Cinderella Cinderella

Reading Lesson Plan

Students will be introduced to Cinderella stories from around the world, recognize differences and similarities among the stories, and create their own version of a Cinderella.

A collection of Cinderella stories:


  1. Break students into groups and have them use clustering to brainstorm everything they know about the term Cinderella. You don't need to give them too much direction, just let them write.
  2. Tell your kids that the version they are familiar with is the American version (or the one from your area). Present the books from other cultures, showing students the covers and reading the titles. Tell them that you will be reading them throughout the week and that they will be writing their own version.
  3. Read the books throughout the week or for older students let them read the books at a center or during free time.
  4. Create a chart on butcher paper for comparing the stories. Here are some things you may want to include:
    • Title
    • Author
    • Illustrator
    • Country written about
    • Setting
    • Characters (good and bad and descriptions of personality)
    • Events / Plot
    • Magic?
    • Other important parts
    • Date written
  5. After reading each story, fill in the chart as a class for each version.
  6. When the chart has been completed, have students compare and contrast the stories in small groups. Provide a list of questions for them to discuss.
    • Is there a general theme to the stories?
    • Is the main character similar? What about the bad guy?
    • How do early and late stories differ?
    • How do the themes differ from country to country?
    • Can you tell anything about the countries from the stories?
    • What is your favorite one? Why?
  7. Have students write their own Cinderella story in groups of 4 or 5. They will need a title, names for their characters, an original plot, and all of the features of a story.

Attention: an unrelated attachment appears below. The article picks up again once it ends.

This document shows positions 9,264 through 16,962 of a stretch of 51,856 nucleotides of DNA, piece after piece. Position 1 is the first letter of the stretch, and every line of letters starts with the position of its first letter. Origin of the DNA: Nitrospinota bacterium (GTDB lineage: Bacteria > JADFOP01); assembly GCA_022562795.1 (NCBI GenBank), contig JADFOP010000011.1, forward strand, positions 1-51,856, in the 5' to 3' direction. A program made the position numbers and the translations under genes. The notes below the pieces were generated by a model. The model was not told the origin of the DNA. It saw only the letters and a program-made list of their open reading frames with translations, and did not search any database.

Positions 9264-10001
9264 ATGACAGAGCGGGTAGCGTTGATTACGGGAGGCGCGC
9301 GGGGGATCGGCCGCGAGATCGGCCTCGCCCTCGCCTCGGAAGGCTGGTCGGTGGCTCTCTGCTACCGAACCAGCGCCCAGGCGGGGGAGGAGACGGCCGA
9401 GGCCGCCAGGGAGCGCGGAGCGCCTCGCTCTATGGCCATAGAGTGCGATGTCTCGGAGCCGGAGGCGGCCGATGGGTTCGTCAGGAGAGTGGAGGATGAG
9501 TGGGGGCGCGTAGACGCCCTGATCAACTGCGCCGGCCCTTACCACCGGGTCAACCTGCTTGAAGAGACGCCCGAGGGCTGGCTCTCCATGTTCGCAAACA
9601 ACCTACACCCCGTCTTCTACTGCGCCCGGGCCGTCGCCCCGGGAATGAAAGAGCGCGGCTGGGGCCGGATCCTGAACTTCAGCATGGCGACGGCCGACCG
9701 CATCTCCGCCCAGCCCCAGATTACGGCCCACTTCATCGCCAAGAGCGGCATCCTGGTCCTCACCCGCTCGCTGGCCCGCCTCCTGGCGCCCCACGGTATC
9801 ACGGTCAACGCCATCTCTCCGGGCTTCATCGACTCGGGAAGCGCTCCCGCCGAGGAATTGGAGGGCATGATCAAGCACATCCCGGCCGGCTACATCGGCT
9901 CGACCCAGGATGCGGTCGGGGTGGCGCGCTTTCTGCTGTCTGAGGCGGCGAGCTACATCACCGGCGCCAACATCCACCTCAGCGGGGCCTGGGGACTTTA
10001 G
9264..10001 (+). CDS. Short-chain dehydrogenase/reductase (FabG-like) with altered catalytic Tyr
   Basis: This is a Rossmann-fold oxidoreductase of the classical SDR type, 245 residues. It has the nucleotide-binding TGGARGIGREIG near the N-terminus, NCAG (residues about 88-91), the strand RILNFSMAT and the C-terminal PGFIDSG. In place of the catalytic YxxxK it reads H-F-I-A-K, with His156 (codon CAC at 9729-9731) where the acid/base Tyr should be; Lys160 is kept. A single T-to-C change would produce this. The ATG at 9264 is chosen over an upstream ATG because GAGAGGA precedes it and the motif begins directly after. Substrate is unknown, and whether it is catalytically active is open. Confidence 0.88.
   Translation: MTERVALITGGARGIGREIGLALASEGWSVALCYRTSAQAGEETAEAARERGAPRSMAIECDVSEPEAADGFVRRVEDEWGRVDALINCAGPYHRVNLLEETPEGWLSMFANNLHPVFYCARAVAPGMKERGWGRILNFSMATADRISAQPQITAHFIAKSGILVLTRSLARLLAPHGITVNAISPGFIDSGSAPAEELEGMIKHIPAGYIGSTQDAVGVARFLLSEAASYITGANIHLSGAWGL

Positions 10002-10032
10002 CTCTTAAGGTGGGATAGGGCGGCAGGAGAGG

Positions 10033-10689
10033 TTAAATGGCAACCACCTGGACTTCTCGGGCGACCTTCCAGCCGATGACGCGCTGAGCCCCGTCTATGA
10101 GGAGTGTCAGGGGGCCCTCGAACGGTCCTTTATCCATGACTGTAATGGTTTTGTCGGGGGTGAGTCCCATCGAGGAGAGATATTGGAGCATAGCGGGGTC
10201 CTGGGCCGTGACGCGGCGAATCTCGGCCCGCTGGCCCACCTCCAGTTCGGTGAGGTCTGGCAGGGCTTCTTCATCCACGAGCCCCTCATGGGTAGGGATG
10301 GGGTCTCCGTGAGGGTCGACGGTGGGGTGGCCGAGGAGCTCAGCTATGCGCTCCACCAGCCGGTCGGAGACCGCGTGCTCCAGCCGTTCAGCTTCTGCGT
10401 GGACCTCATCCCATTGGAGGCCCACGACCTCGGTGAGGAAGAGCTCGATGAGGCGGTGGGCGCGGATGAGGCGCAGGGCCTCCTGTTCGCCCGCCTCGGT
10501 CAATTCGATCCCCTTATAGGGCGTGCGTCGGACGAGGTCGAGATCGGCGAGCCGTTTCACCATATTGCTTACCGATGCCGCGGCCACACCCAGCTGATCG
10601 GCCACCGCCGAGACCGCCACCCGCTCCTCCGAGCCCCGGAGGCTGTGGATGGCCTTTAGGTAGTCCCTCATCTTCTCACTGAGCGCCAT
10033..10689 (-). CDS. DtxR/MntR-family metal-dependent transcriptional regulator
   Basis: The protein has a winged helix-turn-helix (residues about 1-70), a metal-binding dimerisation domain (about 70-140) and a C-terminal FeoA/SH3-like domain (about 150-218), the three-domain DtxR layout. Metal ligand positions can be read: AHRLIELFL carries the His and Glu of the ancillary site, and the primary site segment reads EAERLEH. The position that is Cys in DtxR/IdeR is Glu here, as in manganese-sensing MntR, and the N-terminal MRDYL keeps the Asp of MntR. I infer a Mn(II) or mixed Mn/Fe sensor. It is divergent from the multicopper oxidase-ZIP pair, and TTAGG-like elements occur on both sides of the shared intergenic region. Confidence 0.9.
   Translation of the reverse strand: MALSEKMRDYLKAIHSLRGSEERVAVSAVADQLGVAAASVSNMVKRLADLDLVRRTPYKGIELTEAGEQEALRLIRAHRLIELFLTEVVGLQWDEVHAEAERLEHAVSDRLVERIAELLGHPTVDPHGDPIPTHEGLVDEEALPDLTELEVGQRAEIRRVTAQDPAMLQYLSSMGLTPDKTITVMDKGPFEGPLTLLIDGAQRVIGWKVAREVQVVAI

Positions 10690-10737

8. Have each group present their version as a play.

Sootface Have students reflect on their classmates' plays as well as on their own. Also have them reflect on the task of coming up with an original tale. Have them compare and contrast the class plays/stories. Out of all of the Cinderella versions (both the class ones and the published ones), what was their favorite plot? Who was their favorite main character? Have the class vote on their favorite versions and tally the results in graph form.

Did the class' stories follow the general Cinderella theme? Were they original? Did they participate in the discussions comparing books? Were they able to support their choices? Did they enjoy the activity?

More Lesson Plans

Can You Sell Your Cereal?
The African American Inventor
Homemade Ice Cream
MLK Internet Photo Timeline
What is the Bill of Rights?
Crows and Cranes
The Missing Word
Assembly Line
Ones and Tens
Coming to America
Pueblo Pottery
Makeshift Tambourines
Where Do You Live?
Cuisenaire Fractions
Perspectives in Writing
Calculator Buying
Shoes: Practical vs. Fashionable
The Gettysburg Address
Picture This
Macaroni Pattern Necklaces
Painting Music
Steal the Bacon
One-difference Classification Train
Digit Place Game
The Olympic Rings
House of H
Where We Live
Class Ketchup
Draw a Scientist
Animal Alphabetizing
LogoWriter: Create a Square
Map Your House
O’Keeffe’s Flowers
Our National Symbol
Have We Always Had Jeans?
Bridge Building
Polygons: Angles vs. Sides
National Anthems of the World
Predicting Story Outcome - June 29, 1999
Cinderella Cinderella
Class Rap
Dancin’ Raisins
Melting Ice
Fact versus Opinion
Day to Day Learning Guide